Andy Murray – A Shot at Complete Redemption
So here we are again. Andy Murray has made it to the Wimbledon final for a consecutive year. And boy, has he put the entire nation through the mill en route. But let’s rewind 12 months. And let’s be honest, Murray didn’t always have the nation’s affection and support.
Murray has completely transformed his image in tennis and in the eyes of the British public.
Within a year, the world number two has gone from being recognised as a really good player with respect from his peers, to a world class athlete to be feared.
When he walks out onto Centre Court on Sunday for his final against Novak Djokovic, he will be not only supported but liked by the majority of the country – something that could not be said so easily leading up to last year’s final against Roger Federer.
Let’s not patronise Andy Murray by telling him “he’s a winner regardless of the result”.
He’s shown heart, fight and passion
No-one will hate that more than him. This is sport and if you lose, it is for a reason.
Murray is going into the final with the vast majority of the country not just urging him on because he is a Brit, but because in the last two rounds of Wimbledon he has shown heart, fight, passion, talent and loyalty to himself, earning the right to contest the final of the most illustrious competition in the sport.
Fernando Verdasco in the quarter final and Jerzy Janowicz in the semi both had Murray on the ropes, but he did what 90 per cent of our British athletes don’t do – he fought back and went to that next level.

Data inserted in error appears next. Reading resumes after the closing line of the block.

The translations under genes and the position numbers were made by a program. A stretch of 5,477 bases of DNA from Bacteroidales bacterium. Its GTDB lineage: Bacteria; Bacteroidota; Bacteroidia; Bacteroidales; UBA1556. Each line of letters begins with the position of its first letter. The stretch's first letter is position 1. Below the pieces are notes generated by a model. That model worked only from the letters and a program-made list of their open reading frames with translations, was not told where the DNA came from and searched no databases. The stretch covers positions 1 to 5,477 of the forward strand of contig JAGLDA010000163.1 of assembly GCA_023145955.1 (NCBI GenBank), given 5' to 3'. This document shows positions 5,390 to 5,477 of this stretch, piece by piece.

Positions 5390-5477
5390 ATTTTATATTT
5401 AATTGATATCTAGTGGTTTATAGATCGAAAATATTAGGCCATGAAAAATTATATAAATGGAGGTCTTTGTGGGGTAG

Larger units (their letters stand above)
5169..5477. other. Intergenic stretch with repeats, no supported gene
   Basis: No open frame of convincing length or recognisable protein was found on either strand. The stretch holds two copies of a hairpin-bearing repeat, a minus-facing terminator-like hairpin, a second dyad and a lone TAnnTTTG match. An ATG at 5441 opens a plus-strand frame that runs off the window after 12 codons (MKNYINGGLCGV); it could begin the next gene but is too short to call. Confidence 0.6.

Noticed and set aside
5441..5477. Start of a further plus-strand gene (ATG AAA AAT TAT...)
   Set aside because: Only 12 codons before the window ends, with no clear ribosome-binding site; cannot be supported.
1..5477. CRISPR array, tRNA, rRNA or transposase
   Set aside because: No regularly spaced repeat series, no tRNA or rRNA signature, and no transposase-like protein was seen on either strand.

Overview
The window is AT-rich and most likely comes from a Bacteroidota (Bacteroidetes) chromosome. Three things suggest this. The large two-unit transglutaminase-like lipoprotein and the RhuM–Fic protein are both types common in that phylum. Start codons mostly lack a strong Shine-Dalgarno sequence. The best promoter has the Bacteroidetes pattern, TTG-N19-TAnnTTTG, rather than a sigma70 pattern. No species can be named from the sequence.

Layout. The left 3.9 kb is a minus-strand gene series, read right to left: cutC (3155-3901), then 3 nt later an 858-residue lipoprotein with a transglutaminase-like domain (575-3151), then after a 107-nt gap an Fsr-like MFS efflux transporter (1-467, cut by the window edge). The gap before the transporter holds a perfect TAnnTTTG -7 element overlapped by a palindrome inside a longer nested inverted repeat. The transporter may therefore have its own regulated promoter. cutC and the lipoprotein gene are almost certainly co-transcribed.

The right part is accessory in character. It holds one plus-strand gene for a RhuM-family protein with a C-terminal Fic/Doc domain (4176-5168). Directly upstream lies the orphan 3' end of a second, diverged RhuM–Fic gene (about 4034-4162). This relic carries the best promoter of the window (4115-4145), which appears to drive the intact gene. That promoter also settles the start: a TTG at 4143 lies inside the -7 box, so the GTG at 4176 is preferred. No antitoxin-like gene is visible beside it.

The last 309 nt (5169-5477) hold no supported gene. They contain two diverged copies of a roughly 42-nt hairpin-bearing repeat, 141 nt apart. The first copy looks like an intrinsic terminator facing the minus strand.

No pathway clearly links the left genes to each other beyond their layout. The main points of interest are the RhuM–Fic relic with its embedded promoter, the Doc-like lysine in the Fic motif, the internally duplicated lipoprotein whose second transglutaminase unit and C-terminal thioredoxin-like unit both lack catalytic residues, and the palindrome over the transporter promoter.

Not all sportsmen have the Hollywood looks of David Beckham or can offer the media great one-liners like Jose Mourinho.
But believe it or not, some athletes like playing sports, because they just like playing sports and they are not interested in the circus that surrounds it.
Hunger to be the best
The Scot combines his exceptional talent with a huge hunger to be the best. It is enough for him and should be enough for us.
Straight after Murray had won his tiring semi final with the lanky Pole, I left the pub in Clapham where I caught the last set and with my good friend made our way to the nearby taxi office.
While we were waiting for our cab, our couple who had arrived prior to us were discussing the tennis they too had watched. The girl was explaining the rules to her, I assumed, boyfriend, and how Murray had won.
The gentleman was for some reason not having the British one and went on and on about how he regretted the fact Murray had won and hoped he would be, in his words “humiliated” in the final by that “weird looking guy with the scary eyes”.
The girl took exception to this and told him he was unnecessarily being hateful and should support the British star. I eventually got into my cab and couldn’t help but wonder this; was this attitude towards Murray indicative of our (the nation’s) attitude towards our successful British athletes?
Or was the lady’s response a reflection of the work Murray has done to improve himself not only on the court but off it?
Will Andy Murray finally become the first British male to win Wimbledon in 77 years? Probably not. But do we now all want Murray to win? Hell yeah!